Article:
Australia pledged to reduce its greenhouse gas emissions by 5 to 15 percent below 2000 levels by 2020, targets that are far less than what scientists say is necessary to prevent catastrophic climate change.
In a speech Monday, Prime Minister Kevin Rudd said that a minimum 5 percent target was unconditional. Australia would cut its carbon emissions by that number, "irrespective of the actions of other nations."
But if there is a global agreement by which all industrialized countries pledge to significantly reduce their emissions, then Australia would increase that commitment to a 15 percent cut, Mr. Rudd said.
Down under other countries' targets
Australia's targets are less ambitious than that of the European Union. On Friday, EU leaders announced a plan to reduce greenhouse emissions by 20 percent, compared with 1990 levels, by 2020. In the United States, President Barack Obama's campaign website promises reductions of 80 percent by 2050.
The targets are also well below what climate scientists recommend. According to a major 2007 report by the United Nations' Intergovernmental Panel on Climate Change, if the developed world cut its carbon dioxide emissions by 25 percent to 40 percent, atmospheric CO2 concentrations could be stabilized at 450 parts per million, a figure that the panel concluded is a threshold best not crossed if we wish to avert the worst effects of climate change.
But a report [PDF] published this year by leading scientists in The Open Atmospheric Science Journal found that the UN panel did not take certain feedback loops into account, and revised this figure to 350 parts per million. This number, the report concluded, should be respected “[i]f humanity wishes to preserve a planet similar to that on which civilization developed and to which life on Earth is adapted.”
Current atmospheric concentrations are at about 387 parts per million and rising.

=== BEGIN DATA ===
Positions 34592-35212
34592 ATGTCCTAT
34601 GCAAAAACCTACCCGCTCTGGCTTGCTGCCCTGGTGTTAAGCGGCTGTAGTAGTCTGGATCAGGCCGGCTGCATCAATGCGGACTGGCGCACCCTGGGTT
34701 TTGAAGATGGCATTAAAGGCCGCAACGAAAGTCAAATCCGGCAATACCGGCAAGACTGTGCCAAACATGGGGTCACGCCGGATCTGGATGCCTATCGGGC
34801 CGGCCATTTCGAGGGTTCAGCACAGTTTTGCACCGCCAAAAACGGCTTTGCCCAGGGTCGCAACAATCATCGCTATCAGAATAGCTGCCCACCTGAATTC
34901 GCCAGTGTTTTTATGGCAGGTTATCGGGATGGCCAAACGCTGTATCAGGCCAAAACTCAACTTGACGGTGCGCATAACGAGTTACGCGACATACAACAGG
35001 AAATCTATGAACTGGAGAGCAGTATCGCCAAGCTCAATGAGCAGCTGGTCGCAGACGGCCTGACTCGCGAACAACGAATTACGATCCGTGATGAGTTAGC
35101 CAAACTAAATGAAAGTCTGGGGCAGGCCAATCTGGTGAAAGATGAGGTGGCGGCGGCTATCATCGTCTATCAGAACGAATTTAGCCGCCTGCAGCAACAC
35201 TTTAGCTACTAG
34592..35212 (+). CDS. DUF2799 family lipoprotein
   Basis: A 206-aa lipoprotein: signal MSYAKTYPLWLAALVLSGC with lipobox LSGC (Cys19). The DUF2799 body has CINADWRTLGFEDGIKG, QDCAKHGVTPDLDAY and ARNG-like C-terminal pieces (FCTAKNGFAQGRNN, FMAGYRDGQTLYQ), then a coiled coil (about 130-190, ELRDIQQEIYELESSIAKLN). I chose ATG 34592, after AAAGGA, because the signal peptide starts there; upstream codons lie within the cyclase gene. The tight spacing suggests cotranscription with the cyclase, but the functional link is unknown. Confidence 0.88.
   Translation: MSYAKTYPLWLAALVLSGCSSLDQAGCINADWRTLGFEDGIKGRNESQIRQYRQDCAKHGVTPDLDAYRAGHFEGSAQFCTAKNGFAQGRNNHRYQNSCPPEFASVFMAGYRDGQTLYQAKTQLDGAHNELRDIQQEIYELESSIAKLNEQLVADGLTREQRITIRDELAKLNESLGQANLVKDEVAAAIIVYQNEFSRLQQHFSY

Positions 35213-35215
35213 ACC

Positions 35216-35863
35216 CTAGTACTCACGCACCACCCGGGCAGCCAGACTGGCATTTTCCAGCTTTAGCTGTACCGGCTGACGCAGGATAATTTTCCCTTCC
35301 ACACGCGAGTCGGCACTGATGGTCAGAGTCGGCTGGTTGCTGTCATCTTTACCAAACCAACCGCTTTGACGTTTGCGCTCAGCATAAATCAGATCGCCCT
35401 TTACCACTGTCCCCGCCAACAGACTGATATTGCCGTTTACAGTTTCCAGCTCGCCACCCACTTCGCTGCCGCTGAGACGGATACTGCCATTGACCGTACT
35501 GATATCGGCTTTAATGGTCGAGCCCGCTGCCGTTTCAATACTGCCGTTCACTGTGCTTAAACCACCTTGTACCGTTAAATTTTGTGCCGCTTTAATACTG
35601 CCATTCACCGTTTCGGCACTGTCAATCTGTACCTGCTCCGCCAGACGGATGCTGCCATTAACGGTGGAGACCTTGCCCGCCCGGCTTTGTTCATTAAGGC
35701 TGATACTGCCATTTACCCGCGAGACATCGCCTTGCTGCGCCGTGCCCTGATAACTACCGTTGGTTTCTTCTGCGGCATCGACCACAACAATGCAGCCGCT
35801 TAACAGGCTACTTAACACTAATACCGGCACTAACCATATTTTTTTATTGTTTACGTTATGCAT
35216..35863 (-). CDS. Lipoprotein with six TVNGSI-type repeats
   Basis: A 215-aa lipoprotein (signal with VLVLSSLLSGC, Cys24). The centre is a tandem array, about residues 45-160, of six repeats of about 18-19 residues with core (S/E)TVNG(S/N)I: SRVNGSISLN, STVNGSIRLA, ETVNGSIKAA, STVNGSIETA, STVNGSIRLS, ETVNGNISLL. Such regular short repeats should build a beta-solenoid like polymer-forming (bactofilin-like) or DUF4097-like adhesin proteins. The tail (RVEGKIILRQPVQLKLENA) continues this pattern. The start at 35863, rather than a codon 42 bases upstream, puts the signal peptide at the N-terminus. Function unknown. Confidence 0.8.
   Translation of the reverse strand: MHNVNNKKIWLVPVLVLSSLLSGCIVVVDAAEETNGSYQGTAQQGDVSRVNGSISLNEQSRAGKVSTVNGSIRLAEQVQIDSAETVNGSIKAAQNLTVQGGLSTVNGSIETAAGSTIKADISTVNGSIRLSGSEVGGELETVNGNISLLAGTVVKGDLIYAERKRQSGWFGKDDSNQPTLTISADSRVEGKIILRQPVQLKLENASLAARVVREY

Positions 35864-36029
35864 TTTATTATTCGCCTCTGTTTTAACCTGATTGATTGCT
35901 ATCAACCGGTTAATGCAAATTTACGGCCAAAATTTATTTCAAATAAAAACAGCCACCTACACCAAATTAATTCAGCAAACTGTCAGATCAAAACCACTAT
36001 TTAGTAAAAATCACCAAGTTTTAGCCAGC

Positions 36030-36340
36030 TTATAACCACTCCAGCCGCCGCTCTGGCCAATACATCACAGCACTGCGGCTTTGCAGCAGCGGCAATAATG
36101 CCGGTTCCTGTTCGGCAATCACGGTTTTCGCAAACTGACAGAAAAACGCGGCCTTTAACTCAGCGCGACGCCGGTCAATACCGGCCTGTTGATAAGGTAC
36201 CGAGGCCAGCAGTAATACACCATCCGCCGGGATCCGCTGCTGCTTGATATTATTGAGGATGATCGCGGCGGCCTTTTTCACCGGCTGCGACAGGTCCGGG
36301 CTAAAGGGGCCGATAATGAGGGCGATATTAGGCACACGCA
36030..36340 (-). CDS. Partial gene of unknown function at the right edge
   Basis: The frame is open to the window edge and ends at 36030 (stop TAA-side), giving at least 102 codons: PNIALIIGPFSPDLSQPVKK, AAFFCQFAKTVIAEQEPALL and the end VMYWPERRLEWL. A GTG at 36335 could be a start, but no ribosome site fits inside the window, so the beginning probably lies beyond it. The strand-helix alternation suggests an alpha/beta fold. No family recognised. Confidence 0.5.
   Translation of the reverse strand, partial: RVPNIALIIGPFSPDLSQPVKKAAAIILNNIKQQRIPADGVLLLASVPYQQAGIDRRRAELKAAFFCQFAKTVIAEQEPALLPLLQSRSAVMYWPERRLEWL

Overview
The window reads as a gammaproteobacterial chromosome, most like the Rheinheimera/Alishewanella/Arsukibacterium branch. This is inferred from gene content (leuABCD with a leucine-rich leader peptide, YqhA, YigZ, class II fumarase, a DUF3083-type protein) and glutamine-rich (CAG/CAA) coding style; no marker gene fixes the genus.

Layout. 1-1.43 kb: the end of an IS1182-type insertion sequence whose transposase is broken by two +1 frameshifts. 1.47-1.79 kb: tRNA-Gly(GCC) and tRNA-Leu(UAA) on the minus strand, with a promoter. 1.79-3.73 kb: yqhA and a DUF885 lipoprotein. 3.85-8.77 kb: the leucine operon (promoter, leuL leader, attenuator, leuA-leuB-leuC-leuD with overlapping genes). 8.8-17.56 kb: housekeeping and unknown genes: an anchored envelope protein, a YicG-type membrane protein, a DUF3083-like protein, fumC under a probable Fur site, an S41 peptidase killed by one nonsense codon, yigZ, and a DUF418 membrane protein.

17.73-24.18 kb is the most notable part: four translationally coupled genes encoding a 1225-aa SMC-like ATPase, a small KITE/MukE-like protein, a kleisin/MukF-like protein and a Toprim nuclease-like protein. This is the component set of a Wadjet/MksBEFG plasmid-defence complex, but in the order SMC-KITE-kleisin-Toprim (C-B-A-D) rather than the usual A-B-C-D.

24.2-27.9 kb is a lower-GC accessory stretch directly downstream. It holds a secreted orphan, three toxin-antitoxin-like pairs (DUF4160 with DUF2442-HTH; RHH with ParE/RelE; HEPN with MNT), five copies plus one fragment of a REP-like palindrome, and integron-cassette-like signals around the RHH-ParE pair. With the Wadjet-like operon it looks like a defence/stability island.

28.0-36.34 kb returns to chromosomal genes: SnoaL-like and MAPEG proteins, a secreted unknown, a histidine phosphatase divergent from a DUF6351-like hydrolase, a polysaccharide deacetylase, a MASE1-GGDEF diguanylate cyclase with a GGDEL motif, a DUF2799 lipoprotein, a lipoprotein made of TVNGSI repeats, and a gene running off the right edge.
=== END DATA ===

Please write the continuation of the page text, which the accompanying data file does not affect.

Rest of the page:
A growing population
Rudd, whose first official act as prime minister was to ratify the Kyoto Protocol, justified his country's lower target by pointing out that Australia's population is expected to grow by 45 percent between 1990 and 2020, mostly due to immigration, while Europe's population is expected to remain constant over that time period:
The EU’s 20 per cent target announced over the weekend is equal to a 24 per cent reduction in emissions for each European from 1990 to 2020.
Our 5 per cent unconditional target is equal to a 27 per cent reduction in carbon pollution for each Australian from 2000 to 2020 – and a 34 percent reduction for each Australian from 1990. ...
In fact if the Europeans were to adopt the same per capita effort as Australia is proposing, their economy wide cuts would be around 30 per cent by 2020.
According to Scientific American, Australia, which heavily relies on coal for electricity, has the fourth-highest per capita greenhouse emissions in the world, five times that of China.
"A global embarrassment"
“We need a plan to cut our emissions in half in the next decade and then to move to zero as quickly as possible.”
“We are in an emergency and only emergency action which mobilises the whole of society to confront the problem will do the job. Like World War II such a mobilisation can also address the problem of global recession and world wide poverty.”
The Australian Greens, who in the 2007 federal election commanded just over 9 percent of the national vote, called the plan "a global embarrassment and a recipe for global catastrophe." The party is campaigning for a 40 percent target.
Business unhappy too
While environmental groups are decrying the plan for aiming too low, Australia's business leaders are saying that it goes to far. The Voice of America quotes Peter Anderson from the Australian Chamber of Commerce and Industry, who says that Rudd's blueprint is irresponsible in light of the current financial crisis:
"It does beg the basic question and that is whether or not these costs can be borne by business in the first place at a time when Australia is going through an international economic firestorm and we need to come through that economic firestorm with a strong economy," Anderson noted. "And placing domestic stress on the economy is just going to make that more difficult."